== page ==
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To hear senior Chinese officials speak of "innocents" who died in flames, you might think the government is really concerned. Even as the voices from Beijing blaming the Dalai Lama, Tibetans' exiled spiritual leader, for the immolations get shriller and more frequent - they have offered up comparatively gentle rhetoric about those who have died. But examining Beijing's policy response in Tibetan areas presents a different picture.

There is precious little evidence that Beijing is addressing the reasons articulated for the immolations - a desire for religious freedom, for independence or autonomy, for the return of the Dalai Lama among others. Nor is there any discernible sign of redress for Tibetans, as there has occasionally been for others in China who have self-immolated over issues like evictions or land disputes.

In Tibet, the central government's strategy is now wholly unambiguous: surveillance and suppression for all dissent. Over the past year, authorities in Tibetan areas have prosecuted people who appear to have done little more than talk about immolations on incitement charges. Some family members of people who have immolated have been cut off from state benefits and there are heavy restrictions on Tibetans' ability to move within the region or communicate with one another or those outside Tibet.

Even more alarming, our new research shows that despite the lack of any organised or even small-scale threat to officials, state property or even public order - the Chinese government has dramatically expanded its surveillance and security apparatus in the region. While the same system is being implemented across the country, raising still-broader concerns about the suspicion with which the Chinese government views its entire population, Tibet is being treated far more harshly.

Tibetans' acts of violence are directed only at themselves. Beijing's reaction might be appropriate if Tibet faced a massive crime wave or an armed insurgency but it clearly does not. In February Yu Zhengsheng, the top Chinese official for Tibet policy, announced that the "grid" system would expand across the autonomous region. The state media characterizes the system as providing better delivery of public services, such as education and medical care. Perhaps, but the system clearly also has an extraordinary surveillance component and is explicitly described as serving the Orwellian-sounding goal of "stability maintenance".

It establishes a new, grassroots administration explicitly tasked with gathering and cataloging extensive personal information about neighbourhood people; particularly those known to have been political prisoners, or to have returned from exile in India. The central government has also endorsed establishing more than 600 new police stations and volunteer brigades known as "Red Armband patrols" in Tibetan areas - a region already saturated with security forces.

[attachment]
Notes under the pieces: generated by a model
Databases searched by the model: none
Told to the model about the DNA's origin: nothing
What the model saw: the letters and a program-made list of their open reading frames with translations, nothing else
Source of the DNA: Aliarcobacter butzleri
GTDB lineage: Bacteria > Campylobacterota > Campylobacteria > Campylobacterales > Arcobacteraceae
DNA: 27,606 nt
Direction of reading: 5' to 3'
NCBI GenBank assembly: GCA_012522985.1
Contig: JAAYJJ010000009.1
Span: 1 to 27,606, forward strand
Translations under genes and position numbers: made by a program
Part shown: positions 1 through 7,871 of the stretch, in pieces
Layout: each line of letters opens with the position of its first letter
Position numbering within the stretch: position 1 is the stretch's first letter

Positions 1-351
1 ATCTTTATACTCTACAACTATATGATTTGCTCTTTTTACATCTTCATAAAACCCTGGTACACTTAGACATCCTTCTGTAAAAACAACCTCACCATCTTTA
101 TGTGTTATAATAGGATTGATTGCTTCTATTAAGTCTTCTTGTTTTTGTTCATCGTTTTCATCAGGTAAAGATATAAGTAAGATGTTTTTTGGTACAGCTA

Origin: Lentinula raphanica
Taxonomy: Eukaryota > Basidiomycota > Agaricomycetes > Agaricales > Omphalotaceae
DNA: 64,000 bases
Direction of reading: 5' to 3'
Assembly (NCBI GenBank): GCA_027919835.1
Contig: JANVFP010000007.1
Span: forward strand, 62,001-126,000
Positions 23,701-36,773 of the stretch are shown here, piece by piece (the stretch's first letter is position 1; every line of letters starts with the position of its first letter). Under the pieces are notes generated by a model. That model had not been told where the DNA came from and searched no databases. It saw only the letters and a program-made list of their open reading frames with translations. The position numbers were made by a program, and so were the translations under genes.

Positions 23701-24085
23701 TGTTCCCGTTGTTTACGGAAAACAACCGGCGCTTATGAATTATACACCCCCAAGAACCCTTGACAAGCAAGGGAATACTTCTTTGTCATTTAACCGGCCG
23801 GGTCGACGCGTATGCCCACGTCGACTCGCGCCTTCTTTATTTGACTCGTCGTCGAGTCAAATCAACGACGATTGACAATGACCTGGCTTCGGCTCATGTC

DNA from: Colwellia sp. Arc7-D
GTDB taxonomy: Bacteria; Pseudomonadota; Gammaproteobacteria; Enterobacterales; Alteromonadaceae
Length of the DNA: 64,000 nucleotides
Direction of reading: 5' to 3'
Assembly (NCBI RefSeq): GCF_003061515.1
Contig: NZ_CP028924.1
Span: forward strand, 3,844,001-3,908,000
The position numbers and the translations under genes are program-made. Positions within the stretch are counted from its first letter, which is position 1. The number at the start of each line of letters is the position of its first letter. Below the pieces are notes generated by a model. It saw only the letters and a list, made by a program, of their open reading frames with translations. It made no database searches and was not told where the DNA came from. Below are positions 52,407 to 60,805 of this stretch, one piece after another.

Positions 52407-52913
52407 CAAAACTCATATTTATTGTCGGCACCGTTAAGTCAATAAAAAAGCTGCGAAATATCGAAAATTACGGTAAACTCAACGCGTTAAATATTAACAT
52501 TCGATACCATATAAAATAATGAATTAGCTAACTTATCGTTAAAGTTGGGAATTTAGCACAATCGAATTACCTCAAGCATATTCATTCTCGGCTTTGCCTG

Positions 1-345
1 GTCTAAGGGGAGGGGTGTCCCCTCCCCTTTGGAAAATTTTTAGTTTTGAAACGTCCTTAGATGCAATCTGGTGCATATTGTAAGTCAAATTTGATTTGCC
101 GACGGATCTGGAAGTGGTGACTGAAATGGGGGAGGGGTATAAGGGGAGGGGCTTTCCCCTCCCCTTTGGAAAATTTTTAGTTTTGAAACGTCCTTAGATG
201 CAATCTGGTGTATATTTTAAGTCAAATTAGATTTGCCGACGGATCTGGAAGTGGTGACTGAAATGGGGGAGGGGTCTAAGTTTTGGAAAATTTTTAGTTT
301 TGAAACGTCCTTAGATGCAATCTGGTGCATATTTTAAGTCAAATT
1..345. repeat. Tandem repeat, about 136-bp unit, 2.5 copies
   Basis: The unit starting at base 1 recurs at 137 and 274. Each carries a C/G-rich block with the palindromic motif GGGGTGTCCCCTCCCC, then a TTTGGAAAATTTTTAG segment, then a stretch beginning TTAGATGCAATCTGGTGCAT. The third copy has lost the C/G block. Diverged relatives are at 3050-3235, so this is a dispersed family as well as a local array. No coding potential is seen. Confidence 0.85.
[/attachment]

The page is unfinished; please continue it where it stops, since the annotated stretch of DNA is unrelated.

These police are using computers and video equipment to track individuals' movements and we have documented intrusive home searches. Chinese law does not provide for volunteers to engage in such activities and many of those who staff the "grid" system and patrols are Chinese Communist Party members. As such, they have to explicitly state their opposition to increased autonomy - among other things - raising questions about whether political criteria rather than law will serve as the basis for surveillance, searches, or detentions.

Governments have an obligation to maintain public order, yet that must be balanced against protecting peoples' rights to speak their minds or gather peacefully. Even in circumstances in which those rights are well-protected authorities must make the case, typically before a judge, that an especially high degree of surveillance is necessary. These processes and protections are sorely lacking in Tibetan areas.

The Chinese government- - unlike many Chinese scholars - seems fundamentally unwilling or unable to acknowledge at any level that its policies toward ethnic minority regions have failed. Massive subsidies and infrastructure development, imposed without the key step of ensuring people's support, have unsurprisingly not bought allegiance. Unprecedented relocations, particularly nomads, under the guises of environmental protection and providing better access to public services, have arguably deepened resentment in the region.

Beijing's devotion to demonising the Dalai Lama accomplishes little other than further alienating Tibetans. Unilaterally imposing on Tibetans a model of life that Beijing wants - of an urbanised, monetised, secular, 'modern' society - is proving a losing strategy. Beijing's imposition of the "grid" shows it intends to double-down rather than change course.

The willful refusal to see Tibetans as people who want to live a different way and have every right to do so - not as insurgents, criminals or separatists - is ultimately self-defeating. If Beijing wants to stop Tibetan 'innocents' from immolating, it must reverse course and loosen up - not batten down. Self-directed violence can dissipate if there is hope. Something Beijing is long overdue to deliver to Tibetans.

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